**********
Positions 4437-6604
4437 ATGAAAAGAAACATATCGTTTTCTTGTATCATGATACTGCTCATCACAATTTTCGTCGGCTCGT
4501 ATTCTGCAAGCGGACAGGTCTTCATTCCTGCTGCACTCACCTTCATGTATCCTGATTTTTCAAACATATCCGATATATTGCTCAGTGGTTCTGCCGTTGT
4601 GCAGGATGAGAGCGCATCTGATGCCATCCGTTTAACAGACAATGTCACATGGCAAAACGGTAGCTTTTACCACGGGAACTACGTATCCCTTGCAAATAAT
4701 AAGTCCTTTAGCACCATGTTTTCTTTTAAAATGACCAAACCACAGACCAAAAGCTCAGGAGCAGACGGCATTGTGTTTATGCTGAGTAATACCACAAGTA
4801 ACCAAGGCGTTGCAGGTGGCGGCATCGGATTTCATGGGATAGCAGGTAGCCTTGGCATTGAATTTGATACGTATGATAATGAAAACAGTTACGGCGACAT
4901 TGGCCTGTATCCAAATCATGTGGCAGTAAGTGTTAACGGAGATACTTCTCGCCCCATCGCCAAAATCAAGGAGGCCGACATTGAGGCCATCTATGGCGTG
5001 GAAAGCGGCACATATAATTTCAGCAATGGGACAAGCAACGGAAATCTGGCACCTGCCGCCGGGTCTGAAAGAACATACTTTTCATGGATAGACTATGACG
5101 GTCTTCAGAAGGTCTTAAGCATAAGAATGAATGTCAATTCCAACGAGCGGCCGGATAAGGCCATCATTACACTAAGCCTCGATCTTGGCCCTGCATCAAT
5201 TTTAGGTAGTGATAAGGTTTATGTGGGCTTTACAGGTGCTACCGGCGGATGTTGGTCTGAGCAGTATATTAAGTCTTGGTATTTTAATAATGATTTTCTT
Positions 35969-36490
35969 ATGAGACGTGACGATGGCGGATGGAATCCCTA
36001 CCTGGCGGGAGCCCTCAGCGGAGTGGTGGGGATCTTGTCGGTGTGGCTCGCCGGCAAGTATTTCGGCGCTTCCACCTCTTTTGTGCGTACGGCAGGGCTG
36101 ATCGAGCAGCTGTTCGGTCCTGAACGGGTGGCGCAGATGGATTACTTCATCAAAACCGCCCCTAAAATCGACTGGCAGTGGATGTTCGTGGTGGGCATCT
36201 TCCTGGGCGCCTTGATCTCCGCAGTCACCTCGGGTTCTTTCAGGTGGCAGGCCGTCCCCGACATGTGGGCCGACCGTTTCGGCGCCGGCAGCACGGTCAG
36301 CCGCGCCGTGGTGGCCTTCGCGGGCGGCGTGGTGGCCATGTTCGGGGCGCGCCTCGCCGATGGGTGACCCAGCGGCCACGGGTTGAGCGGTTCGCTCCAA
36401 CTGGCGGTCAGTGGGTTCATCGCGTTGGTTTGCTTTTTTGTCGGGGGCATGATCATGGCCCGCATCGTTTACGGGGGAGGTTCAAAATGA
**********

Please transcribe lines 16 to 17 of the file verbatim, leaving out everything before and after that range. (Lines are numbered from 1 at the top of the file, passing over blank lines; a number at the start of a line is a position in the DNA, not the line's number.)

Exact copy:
36301 CCGCGCCGTGGTGGCCTTCGCGGGCGGCGTGGTGGCCATGTTCGGGGCGCGCCTCGCCGATGGGTGACCCAGCGGCCACGGGTTGAGCGGTTCGCTCCAA
36401 CTGGCGGTCAGTGGGTTCATCGCGTTGGTTTGCTTTTTTGTCGGGGGCATGATCATGGCCCGCATCGTTTACGGGGGAGGTTCAAAATGA